Why the SharePoint intranet is still alive and kicking

Contrary to popular opinion, the SharePoint intranet is not yet obsolete. Although Microsoft continues to add new features and enhancements to the Microsoft 365 line of solutions year after year, it seems that every year on a regular basis there are people who like to announce the end of the SharePoint intranet with SharePoint development.

“Yammer is now integrated with Microsoft Office 365! Is this the end of the SharePoint intranet? »

Or

“Hub sites mean that the traditional intranet is obsolete! »

Or

“Teams supports a large audience and many applications! This is the new future of intranets! »

When those sentiments certainly reflect some of the ways the modern intranet continues to change and evolve in Microsoft 365, we’re here to explain why the SharePoint intranet is far from obsolete.

First of all, what do we mean by “Intranet”?

The word “Intranet” can have different meanings in different organizations, ranging from the “home page” that users see when first logging into the corporate environment, to the management platform policy information from an “intranet” for all ad hoc and collaborative content that is searchable and available to internal users.

For the purposes of this article, we will use “Intranet” to refer to a centralized publishing platform . It is a designated space (as part of the larger organizational information landscape) that provides centralized resources, including news, curated policies and procedures, research, user profiles, links to applications as well as other selected information that is relevant to a wide audience and that benefits from their publication.

In fact, this approach of recognizing the informational and security boundaries between your ” widely accessible publishing spaces ” and your ” private group collaborative workspaces ” aligns with best practice recommendations for governance guidelines. on identifying and managing different workspaces in Microsoft Office 365.

Why is SharePoint still the best tool for the job?

One of the main considerations when addressing the “what to use when” question for the various cloud tools available in Microsoft 365 is to understand the strengths and weaknesses of each product while recognizing the business information needs of your intranet. For most organizations, the common business needs of their intranet are:

Persistence : A place where new or existing employees can find critical information that cannot “disappear” as new content is continually added.
Retention : A designated team of marketing, communications and business representatives who can deliver company-wide approved information, without worry.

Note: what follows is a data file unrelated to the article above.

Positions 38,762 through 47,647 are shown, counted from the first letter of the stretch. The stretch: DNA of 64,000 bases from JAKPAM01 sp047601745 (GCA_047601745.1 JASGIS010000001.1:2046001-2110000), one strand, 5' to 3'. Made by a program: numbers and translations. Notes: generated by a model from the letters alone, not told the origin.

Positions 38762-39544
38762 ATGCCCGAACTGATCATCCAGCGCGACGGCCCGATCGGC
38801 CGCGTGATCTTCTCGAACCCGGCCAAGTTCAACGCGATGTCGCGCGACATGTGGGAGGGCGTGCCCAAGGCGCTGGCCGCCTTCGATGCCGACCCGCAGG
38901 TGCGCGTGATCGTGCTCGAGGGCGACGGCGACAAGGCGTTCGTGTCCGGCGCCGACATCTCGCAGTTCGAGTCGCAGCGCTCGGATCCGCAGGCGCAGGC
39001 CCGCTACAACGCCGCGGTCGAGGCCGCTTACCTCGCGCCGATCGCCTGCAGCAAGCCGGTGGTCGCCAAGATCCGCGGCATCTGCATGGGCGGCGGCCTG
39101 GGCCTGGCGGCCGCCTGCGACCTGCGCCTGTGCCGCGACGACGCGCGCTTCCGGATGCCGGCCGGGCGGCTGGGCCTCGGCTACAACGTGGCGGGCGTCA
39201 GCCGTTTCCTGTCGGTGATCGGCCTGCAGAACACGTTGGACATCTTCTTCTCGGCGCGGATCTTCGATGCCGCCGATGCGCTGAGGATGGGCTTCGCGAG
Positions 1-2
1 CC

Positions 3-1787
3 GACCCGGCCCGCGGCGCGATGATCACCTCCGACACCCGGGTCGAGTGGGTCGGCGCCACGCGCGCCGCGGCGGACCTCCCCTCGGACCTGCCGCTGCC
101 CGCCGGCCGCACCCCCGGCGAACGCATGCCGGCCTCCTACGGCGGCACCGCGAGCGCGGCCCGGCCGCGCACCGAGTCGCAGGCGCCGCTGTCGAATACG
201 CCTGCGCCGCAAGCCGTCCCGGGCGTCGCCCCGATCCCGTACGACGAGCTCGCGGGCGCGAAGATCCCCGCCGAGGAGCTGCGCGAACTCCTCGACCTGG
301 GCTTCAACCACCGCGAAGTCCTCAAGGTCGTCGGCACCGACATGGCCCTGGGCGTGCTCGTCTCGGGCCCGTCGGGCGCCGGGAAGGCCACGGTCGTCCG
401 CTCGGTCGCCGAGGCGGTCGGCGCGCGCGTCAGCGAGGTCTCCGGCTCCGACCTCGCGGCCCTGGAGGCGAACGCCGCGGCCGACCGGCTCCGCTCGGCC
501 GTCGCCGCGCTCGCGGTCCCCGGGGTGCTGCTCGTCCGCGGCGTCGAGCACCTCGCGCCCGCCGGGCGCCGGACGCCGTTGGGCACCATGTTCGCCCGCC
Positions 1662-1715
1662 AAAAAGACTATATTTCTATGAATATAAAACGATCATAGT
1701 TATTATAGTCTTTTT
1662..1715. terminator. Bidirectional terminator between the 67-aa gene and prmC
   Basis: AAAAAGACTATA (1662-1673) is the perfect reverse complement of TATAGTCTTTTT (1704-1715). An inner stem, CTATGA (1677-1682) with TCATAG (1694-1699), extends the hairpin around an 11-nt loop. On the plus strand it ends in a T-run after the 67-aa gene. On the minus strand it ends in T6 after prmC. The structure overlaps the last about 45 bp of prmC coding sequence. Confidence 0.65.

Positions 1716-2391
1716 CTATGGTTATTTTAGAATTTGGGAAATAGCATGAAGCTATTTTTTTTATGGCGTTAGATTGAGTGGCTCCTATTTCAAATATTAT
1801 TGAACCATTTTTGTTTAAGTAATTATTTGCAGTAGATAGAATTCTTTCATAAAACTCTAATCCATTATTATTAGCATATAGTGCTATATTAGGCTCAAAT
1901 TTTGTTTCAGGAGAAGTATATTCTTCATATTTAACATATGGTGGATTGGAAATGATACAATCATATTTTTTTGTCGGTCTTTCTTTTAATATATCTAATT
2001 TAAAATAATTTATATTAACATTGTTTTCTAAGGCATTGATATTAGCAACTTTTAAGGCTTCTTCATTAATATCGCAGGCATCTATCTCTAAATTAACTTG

Attractiveness : We want to replace our old newsletter in PDF format with attractive articles that have the possibility of formatting images, subtitles, block quotes, etc.
Launch Pad : Should provide shortcut links to common apps, searches, and useful information in an organized and easy-to-navigate way for new and experienced users.
What you will notice in this list of common requirements is that once we have clearly defined the use cases for sharing and redacting information in a corporate intranet, the most appropriate solution is still a modern SharePoint communication site . Although at first glance some aspects of these sites, such as “link sharing” and “news sharing”, can be found in Teams or Yammer (with trade-offs), the functionality requirements described above are still perfectly satisfied in a SharePoint publishing scenario, which is why the SharePoint intranet isn’t going away anytime soon.

In fact, it’s entirely possible for the various tools to work together in harmony as part of a larger global intranet, with SharePoint’s publishing purpose complementing Team’s collaboration purpose and Yammer social, as we’ll explain later in this article.

Why can’t I use Teams or Yammer as an intranet?

This kind of scenario may be entirely possible for some organizations , but for most organizations we encounter, with the information requirements listed above, SharePoint is still the best choice.

Microsoft Teams is designed from the ground up as a collaboration space where users are considered owners or members with editing permissions for all Teams content. This does not lend itself well (or easily) to a read-only publishing mode setup by introducing risks of informal or incorrect information being added and disseminated before it is noticed.
While Teams makes it easy to create useful shortcuts through tabs, there’s a limit to how many tabs can be added to a workspace before it becomes difficult to master, and tab content needs to be hosted somewhere , like a publishing page or document library in SharePoint! Speaking of document libraries, while the “Files” tab in Teams makes collaboration super easy and useful, trying to make it a repository of managed files (like policy or procedure files) with tags and Proper permissions becomes difficult with Teams’ “collaboration first” approach.

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